About the Xishui child rape scandal – Part 1

Travelling back to the South of Italy on my Easter holiday, I found this comment by a reader from Shanghai


So I decided to follow this trial to see if the court will use the loopholes which exist in the Criminal Law to hand a mitigated punishment to those involved in the Xishui pedophily case.

The Xishui child rape trial begun yesterday. (below: picture of the Xishui court)

The case was cracked in October 2008, and twenty-one suspects were arrested. 10 men who bought sexual services from children forced into prostitution received public security punishments, 1 prostitute received “education” from the police, two organizers of the child prostitution ring were held in a juvenile detention centre.

Yuan Li (袁莉 female, 28 also known as 袁荣会 Yuan Ronghui) – the organizer of the prostitution ring – was indicted on charges of forcing, harboring and introducing prostitution (art. 358 强迫、容留、介绍妇女卖淫罪).

Seven more people were indicted on charges of visiting prostitutes under 14 years of age (art. 360 (2) 嫖宿幼女罪) They are:

Feng Zhiyang (43, schoolteacher)
Li Shouming (47, director of the county migration office)
Chen Mengran (27, director of the office of land resources)
Huang Yongliang (28, social security office)
Chen Cun (38, office of justice)
Mu Mingzhong (delegate to the local people’s congress and manager of a real estate company)
Feng Yong (taxi driver)

They stood trial in Xishui county (Guizhou province) yesterday.

A first problem in this case are the charges on which the five officials, the taxi driver and the teacher were indicted.

If found guilty of visiting prostitutes under 14 years of age, the maximum penalty the seven suspects could receive would be of “five years or more fixed term imprisonment and a fine”. Their maximum term of imprisonment would not exceed 15 years.

If charged with rape (art. 236), the seven suspects could receive punishments ranging from 10 years imprisonment to the death penalty.

As mentioned by this article, the defendants were charged with visiting prostitutes, rather than with rape. Public security organs and the prosecutors reasoned that the officials offered money in exchange for the sexual services they received. Also, they knew that the prostitutes they visited were younger than fourteen. So, based on this judicial interpretation, they held the officials were suspected of visiting prostitutes.

The defendants had to be charged with rape instead. Because:

  • Article 236 (2) defines as rape any sexual intercourse involving a person under the age of fourteen.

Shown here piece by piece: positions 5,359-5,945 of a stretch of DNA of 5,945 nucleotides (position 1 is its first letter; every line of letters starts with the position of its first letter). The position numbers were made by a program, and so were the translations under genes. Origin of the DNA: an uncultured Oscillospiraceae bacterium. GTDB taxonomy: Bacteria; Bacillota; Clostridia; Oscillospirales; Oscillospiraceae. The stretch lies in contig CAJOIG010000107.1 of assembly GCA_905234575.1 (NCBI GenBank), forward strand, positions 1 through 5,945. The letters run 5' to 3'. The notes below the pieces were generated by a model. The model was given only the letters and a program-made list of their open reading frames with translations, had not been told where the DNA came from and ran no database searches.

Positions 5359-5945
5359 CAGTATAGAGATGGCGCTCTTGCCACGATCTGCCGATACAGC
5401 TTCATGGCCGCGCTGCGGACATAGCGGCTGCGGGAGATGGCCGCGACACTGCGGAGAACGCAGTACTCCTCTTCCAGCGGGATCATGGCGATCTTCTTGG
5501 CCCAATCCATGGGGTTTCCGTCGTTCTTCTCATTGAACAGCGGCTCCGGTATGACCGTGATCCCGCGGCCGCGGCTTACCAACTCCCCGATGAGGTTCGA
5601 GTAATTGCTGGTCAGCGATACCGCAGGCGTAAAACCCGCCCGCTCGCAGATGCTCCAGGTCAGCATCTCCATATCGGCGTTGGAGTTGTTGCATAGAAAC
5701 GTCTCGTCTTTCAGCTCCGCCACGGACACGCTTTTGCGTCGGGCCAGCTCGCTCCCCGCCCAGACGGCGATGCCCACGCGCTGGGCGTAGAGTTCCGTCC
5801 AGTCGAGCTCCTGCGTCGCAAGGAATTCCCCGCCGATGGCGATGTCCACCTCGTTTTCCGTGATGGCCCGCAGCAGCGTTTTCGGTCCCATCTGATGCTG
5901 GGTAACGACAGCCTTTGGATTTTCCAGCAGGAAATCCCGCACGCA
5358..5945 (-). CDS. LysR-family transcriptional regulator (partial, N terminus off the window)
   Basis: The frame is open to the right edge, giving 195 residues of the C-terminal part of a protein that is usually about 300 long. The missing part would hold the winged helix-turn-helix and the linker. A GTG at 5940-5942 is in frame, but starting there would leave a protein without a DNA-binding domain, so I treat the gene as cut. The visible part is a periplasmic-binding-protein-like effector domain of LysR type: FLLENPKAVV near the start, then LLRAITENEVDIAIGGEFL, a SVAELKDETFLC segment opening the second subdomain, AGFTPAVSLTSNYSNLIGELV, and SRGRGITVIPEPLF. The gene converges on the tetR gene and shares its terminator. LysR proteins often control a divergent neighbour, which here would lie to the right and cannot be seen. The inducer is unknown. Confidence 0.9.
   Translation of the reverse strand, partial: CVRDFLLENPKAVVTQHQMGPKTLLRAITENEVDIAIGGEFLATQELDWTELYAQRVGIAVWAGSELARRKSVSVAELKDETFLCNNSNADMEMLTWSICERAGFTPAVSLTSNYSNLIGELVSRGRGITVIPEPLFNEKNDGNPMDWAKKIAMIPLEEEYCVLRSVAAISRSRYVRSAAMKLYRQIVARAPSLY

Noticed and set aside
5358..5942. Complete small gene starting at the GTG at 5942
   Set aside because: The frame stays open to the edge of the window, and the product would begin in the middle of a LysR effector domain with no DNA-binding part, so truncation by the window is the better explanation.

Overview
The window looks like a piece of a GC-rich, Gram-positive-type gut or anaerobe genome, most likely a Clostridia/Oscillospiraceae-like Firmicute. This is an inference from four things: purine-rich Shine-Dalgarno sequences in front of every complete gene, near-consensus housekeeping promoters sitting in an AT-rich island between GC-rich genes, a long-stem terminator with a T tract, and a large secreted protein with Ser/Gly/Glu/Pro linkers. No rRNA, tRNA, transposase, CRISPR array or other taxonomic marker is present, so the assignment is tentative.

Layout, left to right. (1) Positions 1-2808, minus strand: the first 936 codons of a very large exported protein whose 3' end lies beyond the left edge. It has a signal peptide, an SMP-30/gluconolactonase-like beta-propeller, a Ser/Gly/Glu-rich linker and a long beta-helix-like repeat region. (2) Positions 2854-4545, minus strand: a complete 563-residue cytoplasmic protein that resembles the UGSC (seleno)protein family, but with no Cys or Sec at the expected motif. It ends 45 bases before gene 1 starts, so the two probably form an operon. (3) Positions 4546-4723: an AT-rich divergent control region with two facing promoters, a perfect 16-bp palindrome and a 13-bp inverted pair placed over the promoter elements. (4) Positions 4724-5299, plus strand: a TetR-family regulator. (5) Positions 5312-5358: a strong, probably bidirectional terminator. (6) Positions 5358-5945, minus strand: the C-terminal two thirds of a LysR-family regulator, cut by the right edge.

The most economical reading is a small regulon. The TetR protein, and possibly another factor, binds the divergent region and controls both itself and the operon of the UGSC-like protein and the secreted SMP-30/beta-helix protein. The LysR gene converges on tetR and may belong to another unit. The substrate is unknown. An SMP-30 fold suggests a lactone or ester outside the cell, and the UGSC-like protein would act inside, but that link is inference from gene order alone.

• A 2003 judicial interpretation (最高人民法院关于行为人不明知是不满十四周岁的幼女,双方自愿发生性关系是否构成强奸罪问题的批复) specifies that any sexual intercourse involving a person under the age of 14 is considered rape even it was consensual. An important condition is that the other party must know that they had intercourse with a person under 14.
  • Intercourse was non-consensual: Yuan Li and her accomplices had to beat and threaten the girls to persuade them to receive their “customers”.
  • In similar cases, suspects are normally charged with rape (See 教育部、公安部、司法部关于辽宁等地相继发生教师强奸猥亵学生事件的情况通报 mentioning just a few precedents)


2 thoughts on “About the Xishui child rape scandal – Part 1

  1. Very helpful post. I hadn’t seen the article mentioning the 2003 judicial interpretation. It still seems unclear to me whether prosecutors are justifying the “visiting prostitutes” charge with its higher minimum sentence or because they can’t prove the men where “fully aware” of the girls age.


  2. Well their argument is quite illogical. They are justifying the visiting prostitute charge with its higher minimum sentence“那是为了更严厉打击犯罪,因为嫖宿幼女罪的量刑起点是5年,强奸罪的起点为3年” (Xinjingbao, April 13 http://news.cqnews.net/48djph/200904/t20090413_3166204.htm)The unspoken implication is that since the minimum sentence for the crime of rape is three years, prosecutors want to avoid the chance that the defendants get a suspended sentence. If you judge this case in an impartial way, this is highly unlikely. Defendants should get at least 10 years because two of the statutory aggravating circumstances of 236 CL are present:(1) rape a woman or have sexual relations with a girl and when the circumstances are odious.The vagueness of this provision allows to argue that the circumstances are odious since:– party members were involved– party members violated most of discipline provisions on “socialist morality” – this act seriously damages the prestige of the party and the state and strains the relationship “between the party and the masses”(2)cause the victim serious injury, death or other serious consequencesIt is likely that the girls experienced the psychological consequences normally associated with rape – PTSD at least. It would be more difficult to prove that the men were “fully aware” that three of the girls were under 14. However, intercourse was not consensual: had the girls agreed to receive their customers, there would have been to need to chain them, threaten them etc. More observations by lawyer Liu Changsong at http://news.cqnews.net/48djph/200904/t20090413_3166204.htm+Cheers,FS


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